Keywords: Environmental Impact Assessment (EIA), environmental impact statement, planning permission, development consent, pollution licensing, demolition works, 'project'
In Case C-50/09 Commission v Ireland, the European Court of Justice (ECJ) ruled that Irish legislation did not adequately transpose Directive 85/337/EEC,1 as amended by Directive 97/11/EC and Directive 2003/35/EC,2 on the assessment of the effects of certain public and private projects on the environment (the EIA Directive) with regard to:
(1) the obligation of the competent environmental authority to cany out an assessment of the effects of certain projects on the environment;
(2) the coordination of powers between several competent authorities involved in the decision-making process;
(3) the inclusion of demolition works as a category of development that may require environmental impact assessment.
The EIA Directive is one of the main legal instruments whereby various environmental matters are regulated. In Ireland, environmental impact assessment (EIA) forms part of the planning permission process. Therefore, correct implementation of the EIA Directive is to be achieved through domestic planning laws. The ECJ has established that the law is flawed on all three grounds.
Although the judgment calls for the adoption of a comprehensive holistic approach to the EIA, the content of this procedure has not yet been fully established. Unfortunately, it is likely that similar cases will continue to appear before the Court due to the vagueness of the concepts underlying the EIA Directive.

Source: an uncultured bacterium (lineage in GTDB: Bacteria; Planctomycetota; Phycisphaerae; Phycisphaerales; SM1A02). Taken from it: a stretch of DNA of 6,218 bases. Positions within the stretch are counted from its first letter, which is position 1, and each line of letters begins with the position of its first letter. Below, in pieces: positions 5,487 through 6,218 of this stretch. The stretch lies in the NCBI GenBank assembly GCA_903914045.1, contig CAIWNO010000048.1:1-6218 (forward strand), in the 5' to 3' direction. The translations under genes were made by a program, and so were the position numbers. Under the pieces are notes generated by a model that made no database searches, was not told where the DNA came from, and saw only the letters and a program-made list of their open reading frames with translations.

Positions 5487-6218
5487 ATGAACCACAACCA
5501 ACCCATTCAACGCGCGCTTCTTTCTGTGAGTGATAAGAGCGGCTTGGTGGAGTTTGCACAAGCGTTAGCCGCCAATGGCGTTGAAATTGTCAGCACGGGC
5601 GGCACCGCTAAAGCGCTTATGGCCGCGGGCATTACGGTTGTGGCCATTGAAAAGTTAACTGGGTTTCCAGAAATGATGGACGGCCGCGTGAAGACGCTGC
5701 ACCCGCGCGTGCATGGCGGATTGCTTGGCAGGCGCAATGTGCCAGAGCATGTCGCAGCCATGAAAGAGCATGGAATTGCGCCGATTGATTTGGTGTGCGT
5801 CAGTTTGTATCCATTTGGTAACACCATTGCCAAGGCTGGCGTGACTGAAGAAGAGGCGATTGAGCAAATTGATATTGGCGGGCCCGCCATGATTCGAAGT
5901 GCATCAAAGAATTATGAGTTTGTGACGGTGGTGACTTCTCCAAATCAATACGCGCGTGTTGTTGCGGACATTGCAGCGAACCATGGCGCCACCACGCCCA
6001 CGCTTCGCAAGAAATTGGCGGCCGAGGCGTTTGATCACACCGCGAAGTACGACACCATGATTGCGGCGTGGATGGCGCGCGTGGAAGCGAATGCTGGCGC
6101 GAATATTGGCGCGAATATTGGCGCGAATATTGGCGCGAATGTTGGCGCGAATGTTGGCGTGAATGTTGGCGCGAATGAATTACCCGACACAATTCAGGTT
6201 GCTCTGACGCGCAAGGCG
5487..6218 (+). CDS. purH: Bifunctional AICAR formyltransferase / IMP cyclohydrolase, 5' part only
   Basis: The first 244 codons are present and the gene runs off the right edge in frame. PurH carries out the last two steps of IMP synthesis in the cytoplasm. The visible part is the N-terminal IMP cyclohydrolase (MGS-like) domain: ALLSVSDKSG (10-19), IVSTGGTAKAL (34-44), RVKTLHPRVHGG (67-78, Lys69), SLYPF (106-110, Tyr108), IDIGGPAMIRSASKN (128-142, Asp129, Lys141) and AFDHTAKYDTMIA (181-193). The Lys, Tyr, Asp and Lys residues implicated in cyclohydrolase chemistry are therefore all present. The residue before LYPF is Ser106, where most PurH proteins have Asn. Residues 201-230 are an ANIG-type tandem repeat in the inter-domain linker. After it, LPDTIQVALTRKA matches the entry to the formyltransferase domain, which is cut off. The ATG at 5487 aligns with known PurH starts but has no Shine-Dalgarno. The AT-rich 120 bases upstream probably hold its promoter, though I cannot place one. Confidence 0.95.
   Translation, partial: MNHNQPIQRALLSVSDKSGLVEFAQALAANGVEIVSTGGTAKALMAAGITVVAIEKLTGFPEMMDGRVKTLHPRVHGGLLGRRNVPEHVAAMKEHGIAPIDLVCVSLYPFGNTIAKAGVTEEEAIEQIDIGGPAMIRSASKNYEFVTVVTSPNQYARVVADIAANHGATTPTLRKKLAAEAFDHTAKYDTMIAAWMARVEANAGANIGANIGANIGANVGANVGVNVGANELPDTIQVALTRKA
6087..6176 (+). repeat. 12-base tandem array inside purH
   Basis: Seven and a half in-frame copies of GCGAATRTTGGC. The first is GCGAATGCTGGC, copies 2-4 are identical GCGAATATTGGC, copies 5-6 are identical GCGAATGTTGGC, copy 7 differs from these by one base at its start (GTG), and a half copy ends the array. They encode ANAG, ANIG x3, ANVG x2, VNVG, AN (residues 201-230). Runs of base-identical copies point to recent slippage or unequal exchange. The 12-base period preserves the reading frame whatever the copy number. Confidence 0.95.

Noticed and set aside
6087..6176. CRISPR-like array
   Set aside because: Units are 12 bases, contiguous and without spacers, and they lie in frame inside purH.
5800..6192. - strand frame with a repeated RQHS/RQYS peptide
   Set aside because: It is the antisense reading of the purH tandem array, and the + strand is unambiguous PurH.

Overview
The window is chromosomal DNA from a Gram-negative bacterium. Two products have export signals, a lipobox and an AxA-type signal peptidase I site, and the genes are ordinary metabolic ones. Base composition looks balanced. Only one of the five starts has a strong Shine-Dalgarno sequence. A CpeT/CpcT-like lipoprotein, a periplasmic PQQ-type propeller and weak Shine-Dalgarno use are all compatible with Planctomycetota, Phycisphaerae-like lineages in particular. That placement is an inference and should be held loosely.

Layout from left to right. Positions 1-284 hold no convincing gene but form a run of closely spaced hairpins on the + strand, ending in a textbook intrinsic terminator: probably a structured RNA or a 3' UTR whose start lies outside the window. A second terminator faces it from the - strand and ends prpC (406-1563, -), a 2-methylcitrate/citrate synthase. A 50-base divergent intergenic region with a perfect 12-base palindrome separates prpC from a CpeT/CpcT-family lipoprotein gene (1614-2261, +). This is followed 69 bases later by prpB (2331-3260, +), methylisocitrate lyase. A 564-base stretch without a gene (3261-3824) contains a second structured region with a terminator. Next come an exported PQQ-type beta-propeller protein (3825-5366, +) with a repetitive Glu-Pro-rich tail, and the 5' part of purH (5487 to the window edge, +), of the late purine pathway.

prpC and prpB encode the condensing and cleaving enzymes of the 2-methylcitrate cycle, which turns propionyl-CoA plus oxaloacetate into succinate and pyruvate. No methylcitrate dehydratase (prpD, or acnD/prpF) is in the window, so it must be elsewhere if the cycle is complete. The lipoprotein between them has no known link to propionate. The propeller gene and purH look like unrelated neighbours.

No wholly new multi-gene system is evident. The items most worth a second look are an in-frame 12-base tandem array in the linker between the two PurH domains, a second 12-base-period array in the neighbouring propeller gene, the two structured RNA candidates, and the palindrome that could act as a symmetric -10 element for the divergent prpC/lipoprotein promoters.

The proceedings were initiated by the Commission in light of a complaint filed by the Cork Harbour Alliance for a Safe Environment (CHASE) alleging that Ireland had failed to properly transpose provisions of the EIA Directive.3 The first letter of formal notice was issued to Ireland on 19 November 1998 and a further letter followed on 9 February 2001. The Commission was not satisfied with Ireland's response and issued a reasoned Opinion on 6 August 2001, which stated that Ireland had not properly implemented the relevant provisions of the EIA Directive. Ireland disagreed.
On 2 May 2006, the Commission sent an additional letter of formal notice to the Irish authorities. Ireland continued to disagree. The following event, however, triggered more serious action on the part of the Commission.
In May 2007 a new archaeological site had been discovered at Lismullin close to the M3 motorway at the Hill of Tara. However, the Minister for the Environment decided to demolish the Lismullin National Monument without earning out an EIA and continued the operation of the motorway.4 The Commission objected to the decision and demanded that an EIA was necessary prior to any demolition works. In light of these events, the Commission sent an additional reasoned Opinion to Ireland requesting compliance with the EIA Directive within a period of two months. Ireland, however, continued to maintain its position that there was national legislation in place which properly transposed the EIA Directive into the national law.
After Ireland continuously failed to have regard to the Commission's observations, the action under discussion was brought by the Commission on 4 February 2009. The First Chamber gave its judgment on 3 March 2011 without an Opinion from Advocate General Mazak. Highlighting divergences between the relevant provisions of the EIA Directive and national legislation, the ECJ ruled against Ireland on all three complaints.